4. How important do you think being involved with groups that help support people dealing with the issues caused by being handicapped and aging?

I feel that if a person feels disappointed, upset, or disconcerted by something difficult that is happening to his or her body, it is really helpful to link up with others who are having the same or similar problems. No one understands like someone who is going through cancer treatment, arthritis, or grief, whatever it is. These aren’t pity parties; they are groups of encouragement. Laughter is usually part of the format!

It has been my experience that through these groups people learn tips about taking care of themselves, they can find out about the most responsive and well-informed medical professionals and the most up-to-date medical or community resource information from the people who have needed it most. There are hiking groups for older people who have to take it slower, and that’s a type of support group.

5. Tell us a bit about the groups you work facilitate/work with – Polio Survivors of Marin County (PSM) and San Rafael City ADA Accessibility Committee.

All of the above describes the group I started and facilitate, Polio Survivors of Marin. We meet once a quarter and have been meeting on Zoom for a year now, which incidentally has assisted some of our members in their 90’s who now find it difficult to drive!

I am an alternate member of the San Rafael City Americans with Disabilities Act Accessibility Committee, but I never miss a meeting! We have also met on Zoom recently. We discuss various aspects of accessibility in our town, such as whether walkways in public areas are wheelchair or walker-friendly, whether more Disabled Person (DP) parking is needed, even details such as contractors understanding that wheelchair users need a low coat hook in public restroom stalls. We look at the need for education for contractors and businesses and other similar topics. The budget for these necessities is limited, and our city government liaison takes our talking points back to whoever can most efficiently produce what’s needed. Accessibility issues politely brought to the city’s attention by the public are regularly addressed and appreciated. It’s possible that many in the San Rafael public do not know that they have advocates!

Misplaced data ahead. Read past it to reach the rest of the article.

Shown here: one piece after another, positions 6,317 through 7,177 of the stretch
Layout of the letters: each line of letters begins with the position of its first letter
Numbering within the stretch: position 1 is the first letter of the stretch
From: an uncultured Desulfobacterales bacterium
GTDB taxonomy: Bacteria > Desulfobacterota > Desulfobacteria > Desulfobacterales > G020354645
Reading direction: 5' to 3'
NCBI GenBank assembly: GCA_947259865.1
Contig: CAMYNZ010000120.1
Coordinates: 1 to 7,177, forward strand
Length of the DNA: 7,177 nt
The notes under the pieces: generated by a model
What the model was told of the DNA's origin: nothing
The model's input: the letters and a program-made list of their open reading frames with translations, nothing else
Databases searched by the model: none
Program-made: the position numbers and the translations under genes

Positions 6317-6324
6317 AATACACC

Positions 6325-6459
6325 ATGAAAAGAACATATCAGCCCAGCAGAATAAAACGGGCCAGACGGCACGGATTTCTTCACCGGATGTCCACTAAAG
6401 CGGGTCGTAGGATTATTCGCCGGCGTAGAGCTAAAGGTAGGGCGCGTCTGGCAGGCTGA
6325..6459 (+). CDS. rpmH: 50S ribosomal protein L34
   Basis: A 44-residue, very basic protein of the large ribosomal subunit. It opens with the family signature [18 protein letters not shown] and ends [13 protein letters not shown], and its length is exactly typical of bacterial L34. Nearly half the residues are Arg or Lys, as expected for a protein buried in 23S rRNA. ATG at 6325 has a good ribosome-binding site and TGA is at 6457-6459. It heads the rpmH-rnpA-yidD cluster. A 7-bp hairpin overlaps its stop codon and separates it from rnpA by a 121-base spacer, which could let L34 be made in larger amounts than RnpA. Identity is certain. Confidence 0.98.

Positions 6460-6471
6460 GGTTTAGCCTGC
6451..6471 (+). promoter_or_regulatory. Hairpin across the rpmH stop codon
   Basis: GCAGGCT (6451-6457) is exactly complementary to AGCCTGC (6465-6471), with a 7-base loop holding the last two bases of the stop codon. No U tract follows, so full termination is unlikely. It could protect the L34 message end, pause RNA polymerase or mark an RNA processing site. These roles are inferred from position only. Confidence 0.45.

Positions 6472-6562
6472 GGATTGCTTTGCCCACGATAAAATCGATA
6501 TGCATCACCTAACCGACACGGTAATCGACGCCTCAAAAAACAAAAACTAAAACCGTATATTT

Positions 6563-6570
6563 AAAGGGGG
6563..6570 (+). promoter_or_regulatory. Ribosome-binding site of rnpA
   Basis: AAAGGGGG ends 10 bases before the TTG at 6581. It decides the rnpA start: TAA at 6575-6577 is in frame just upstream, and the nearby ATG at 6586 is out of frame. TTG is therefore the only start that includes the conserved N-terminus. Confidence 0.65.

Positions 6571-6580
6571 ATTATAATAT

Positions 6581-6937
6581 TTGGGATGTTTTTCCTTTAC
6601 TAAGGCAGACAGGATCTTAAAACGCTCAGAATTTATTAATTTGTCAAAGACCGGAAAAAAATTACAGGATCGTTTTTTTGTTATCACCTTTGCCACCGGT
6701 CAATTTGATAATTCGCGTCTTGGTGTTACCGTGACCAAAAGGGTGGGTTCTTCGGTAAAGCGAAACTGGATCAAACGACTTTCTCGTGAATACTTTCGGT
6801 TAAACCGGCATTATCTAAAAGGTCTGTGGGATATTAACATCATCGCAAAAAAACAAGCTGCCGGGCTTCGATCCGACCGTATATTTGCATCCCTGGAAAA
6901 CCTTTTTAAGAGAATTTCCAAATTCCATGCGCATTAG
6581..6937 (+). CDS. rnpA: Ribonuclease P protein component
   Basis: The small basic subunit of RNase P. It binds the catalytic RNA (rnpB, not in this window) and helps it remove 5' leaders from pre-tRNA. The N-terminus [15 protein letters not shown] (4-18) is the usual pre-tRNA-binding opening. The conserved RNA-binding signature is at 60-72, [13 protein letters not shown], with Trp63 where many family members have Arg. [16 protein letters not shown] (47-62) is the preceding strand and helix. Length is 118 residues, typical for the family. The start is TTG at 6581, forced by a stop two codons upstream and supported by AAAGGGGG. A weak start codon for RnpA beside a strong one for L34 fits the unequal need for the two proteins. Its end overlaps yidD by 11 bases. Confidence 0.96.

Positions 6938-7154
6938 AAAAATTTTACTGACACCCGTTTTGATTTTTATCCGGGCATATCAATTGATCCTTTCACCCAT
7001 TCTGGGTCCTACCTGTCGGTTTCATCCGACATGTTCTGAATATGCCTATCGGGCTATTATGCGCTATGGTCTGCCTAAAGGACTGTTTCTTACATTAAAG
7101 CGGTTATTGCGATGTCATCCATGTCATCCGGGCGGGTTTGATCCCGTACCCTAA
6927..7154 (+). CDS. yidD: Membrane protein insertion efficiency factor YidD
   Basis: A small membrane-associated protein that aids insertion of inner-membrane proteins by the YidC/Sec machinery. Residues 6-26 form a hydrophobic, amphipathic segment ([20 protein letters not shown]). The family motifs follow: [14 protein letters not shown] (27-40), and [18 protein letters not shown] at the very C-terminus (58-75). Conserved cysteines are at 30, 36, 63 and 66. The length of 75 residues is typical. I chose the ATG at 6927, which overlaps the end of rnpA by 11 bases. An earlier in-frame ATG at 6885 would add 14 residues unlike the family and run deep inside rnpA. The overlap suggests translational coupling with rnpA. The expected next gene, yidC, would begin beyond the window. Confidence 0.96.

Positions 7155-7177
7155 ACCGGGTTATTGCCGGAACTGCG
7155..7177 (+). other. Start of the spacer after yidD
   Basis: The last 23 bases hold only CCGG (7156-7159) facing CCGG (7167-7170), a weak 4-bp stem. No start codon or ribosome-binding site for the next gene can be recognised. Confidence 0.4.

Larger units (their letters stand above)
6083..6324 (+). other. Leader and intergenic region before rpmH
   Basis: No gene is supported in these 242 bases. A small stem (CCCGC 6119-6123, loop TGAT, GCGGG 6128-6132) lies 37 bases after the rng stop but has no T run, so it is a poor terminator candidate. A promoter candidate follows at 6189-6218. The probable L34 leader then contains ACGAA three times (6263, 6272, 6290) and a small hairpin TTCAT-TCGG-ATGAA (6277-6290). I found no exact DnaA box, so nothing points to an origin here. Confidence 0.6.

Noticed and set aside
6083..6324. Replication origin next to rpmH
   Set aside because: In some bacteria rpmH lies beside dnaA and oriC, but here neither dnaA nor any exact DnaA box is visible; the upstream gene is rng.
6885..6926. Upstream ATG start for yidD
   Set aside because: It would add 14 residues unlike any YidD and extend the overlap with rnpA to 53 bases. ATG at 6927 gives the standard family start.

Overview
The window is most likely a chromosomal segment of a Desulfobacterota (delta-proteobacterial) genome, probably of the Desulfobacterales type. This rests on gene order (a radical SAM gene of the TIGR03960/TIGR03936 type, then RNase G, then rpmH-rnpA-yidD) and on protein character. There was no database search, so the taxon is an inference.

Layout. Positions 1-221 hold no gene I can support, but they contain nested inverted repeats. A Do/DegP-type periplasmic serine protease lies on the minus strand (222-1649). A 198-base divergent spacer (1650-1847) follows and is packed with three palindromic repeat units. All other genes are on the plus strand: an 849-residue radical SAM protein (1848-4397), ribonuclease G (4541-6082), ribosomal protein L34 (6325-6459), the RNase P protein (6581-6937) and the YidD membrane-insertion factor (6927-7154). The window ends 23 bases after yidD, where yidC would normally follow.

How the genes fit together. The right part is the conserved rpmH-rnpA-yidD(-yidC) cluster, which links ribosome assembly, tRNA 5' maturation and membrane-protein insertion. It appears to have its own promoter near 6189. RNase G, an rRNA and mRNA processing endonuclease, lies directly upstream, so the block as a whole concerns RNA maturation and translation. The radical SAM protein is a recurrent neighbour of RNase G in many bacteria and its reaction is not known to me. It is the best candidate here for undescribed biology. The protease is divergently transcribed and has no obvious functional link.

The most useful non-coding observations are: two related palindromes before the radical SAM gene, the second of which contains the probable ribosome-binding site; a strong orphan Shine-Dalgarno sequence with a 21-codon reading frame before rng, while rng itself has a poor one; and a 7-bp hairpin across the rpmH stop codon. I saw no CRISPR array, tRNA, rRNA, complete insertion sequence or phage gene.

Francine’s new book, “No Spring Chicken: Stories and Advice from a Wild Handicapper on Aging and Disability” will be explored during her Book Passage event on Thursday, July 15th at 5:00 PT.

For information on PSM email Francine at [email protected].

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See David’s virtual Book Passage event on Monday, July 5 at 12:00 PT. His in-conversation partner is travel teacher, writer and all-around Bay Area guru, Don George, also from the San Francisco Bay Area. Don has also been the chairman of the Book Passage annual Travel Writer’s Conference for many years.

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Jessica Gliddon

Jessica Gliddon is the Group Digital Content Manager for Marin Magazine. An international writer and editor, she has worked on publications in the UK, Dubai and Cape Town. She is a graduate of UC Santa Cruz, and is the former editor of Abu Dhabi’s airline magazine, Etihad Inflight. When she’s not checking out the latest exhibit at SFMOMA or searching out the best places to eat and drink near her home in San Francisco, she volunteers at the Marine Mammal Center in Sausalito.